Monday, June 29, 2015

Nutsedges Invade Turf and Ornamental Plantings

Picture of a nutsedge plant growing in gravel
Nutsedge in the landscape
(Photo:  Leslie Beck, NMSU)
Featured Diagnosis: Nutsedge (Cyperus spp.) is a perennial with triangle-shaped stems and long grass-like leaves that appear very shiny in direct sunlight. There are two types of nutsedges: purple (C. roundus) and yellow (C. esculentus), though both are very difficult to control. The plant germinates in the late spring or early summer from underground 'nutlets' or tubers that grow at the end of aggressive rhizomes. The tubers of both nutsedges have the capabilities to survive many years beneath the soil surface. Both purple and yellow nutsedge can outcompete desirable plants and are very tolerant of intensive management.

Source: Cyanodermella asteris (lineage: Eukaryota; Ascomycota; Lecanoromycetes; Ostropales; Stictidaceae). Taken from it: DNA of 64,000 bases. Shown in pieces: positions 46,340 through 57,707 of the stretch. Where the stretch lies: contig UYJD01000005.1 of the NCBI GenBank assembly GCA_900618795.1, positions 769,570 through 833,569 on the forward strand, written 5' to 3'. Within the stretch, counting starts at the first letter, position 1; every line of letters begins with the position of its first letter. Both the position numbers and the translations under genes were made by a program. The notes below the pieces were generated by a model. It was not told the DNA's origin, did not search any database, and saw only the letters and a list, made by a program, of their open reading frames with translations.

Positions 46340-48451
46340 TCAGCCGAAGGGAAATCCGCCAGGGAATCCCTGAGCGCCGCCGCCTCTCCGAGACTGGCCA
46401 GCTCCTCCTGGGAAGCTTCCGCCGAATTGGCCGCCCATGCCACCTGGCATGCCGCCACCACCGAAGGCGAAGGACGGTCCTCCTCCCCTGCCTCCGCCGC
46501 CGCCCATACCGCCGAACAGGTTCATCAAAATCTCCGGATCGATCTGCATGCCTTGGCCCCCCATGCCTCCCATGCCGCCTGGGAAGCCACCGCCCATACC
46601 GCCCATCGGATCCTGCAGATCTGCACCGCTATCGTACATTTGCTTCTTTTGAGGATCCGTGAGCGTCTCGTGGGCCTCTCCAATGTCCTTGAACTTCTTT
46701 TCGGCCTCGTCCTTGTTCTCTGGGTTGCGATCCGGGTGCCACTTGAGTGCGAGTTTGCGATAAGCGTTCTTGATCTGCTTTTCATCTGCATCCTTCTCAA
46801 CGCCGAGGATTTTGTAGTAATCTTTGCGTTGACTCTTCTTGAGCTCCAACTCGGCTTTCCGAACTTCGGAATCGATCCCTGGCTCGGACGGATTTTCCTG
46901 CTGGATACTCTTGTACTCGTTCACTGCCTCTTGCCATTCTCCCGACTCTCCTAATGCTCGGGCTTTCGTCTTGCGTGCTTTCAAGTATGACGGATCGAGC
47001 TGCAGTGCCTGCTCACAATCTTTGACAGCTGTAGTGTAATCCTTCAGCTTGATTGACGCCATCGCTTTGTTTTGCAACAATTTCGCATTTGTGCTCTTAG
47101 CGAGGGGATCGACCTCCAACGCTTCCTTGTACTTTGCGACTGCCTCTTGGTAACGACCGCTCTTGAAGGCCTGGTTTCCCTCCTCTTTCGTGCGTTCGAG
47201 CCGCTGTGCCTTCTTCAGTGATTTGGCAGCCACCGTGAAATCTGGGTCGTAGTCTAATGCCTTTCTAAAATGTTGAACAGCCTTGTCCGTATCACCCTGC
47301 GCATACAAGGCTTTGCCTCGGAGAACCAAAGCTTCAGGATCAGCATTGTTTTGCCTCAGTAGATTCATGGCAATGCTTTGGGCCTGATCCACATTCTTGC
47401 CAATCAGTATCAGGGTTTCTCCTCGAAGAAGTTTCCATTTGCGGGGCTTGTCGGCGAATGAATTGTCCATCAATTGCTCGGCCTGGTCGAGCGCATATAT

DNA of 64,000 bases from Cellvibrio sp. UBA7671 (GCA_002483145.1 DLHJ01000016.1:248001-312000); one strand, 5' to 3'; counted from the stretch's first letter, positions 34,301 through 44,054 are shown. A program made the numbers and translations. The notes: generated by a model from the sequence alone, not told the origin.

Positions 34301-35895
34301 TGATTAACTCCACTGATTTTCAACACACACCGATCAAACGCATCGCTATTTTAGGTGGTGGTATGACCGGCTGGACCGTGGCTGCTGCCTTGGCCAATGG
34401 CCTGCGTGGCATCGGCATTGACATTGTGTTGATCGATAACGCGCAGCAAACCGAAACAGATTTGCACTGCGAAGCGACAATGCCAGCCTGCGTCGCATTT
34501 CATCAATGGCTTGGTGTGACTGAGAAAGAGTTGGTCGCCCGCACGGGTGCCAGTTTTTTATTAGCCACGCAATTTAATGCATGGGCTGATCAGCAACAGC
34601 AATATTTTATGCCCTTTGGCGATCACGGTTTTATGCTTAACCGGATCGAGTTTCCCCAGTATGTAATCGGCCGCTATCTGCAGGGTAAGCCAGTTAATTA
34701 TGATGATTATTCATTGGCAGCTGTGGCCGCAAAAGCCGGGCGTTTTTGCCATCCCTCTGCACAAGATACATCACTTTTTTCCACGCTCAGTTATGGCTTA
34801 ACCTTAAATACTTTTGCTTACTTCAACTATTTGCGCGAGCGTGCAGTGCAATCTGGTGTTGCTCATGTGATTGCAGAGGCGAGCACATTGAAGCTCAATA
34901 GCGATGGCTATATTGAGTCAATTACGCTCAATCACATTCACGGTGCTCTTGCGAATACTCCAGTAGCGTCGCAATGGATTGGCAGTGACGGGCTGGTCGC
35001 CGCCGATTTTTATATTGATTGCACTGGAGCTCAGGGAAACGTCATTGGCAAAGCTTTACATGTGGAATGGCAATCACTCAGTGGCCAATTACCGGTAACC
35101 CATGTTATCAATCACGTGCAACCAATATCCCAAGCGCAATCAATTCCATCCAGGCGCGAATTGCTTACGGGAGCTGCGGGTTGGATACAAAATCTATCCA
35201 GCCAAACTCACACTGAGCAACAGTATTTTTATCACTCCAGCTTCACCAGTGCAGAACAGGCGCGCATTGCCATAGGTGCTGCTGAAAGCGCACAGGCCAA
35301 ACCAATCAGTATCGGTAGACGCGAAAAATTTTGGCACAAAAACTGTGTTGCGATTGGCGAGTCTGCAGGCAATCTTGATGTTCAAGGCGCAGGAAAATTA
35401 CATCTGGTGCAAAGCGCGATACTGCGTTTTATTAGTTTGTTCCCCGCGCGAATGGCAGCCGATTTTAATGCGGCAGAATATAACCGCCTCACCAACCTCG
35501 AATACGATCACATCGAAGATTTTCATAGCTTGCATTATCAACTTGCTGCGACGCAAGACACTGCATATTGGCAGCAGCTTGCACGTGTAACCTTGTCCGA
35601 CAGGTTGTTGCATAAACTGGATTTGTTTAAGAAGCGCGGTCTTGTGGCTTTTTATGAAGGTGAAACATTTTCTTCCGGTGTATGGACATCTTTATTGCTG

Picture of nutsedge plants growing in a lawn
Nutsedge in a lawn
(Photo: Leslie Beck, NMSU)
Picture of nutsedge plants growing around juniper plants in a landscape planter box.
Nutsedge in a landscape planter
(Photo: Leslie Beck, NMSU)
Close-up of yellow flower stalk of nutsedge plant.
Nutsedge flowers
(Photo: Leslie Beck, NMSU)
Brown tuber of nutsedge in the palm of a hand.
Nutsedge tuber
(Photo: Leslie Beck, NMSU)
A hand holding a stem of a nutsedge plant showing the triangular shape of the stem.
Triangular-shaped stem of a nutsedge
(Photo: Leslie Beck, NMSU)

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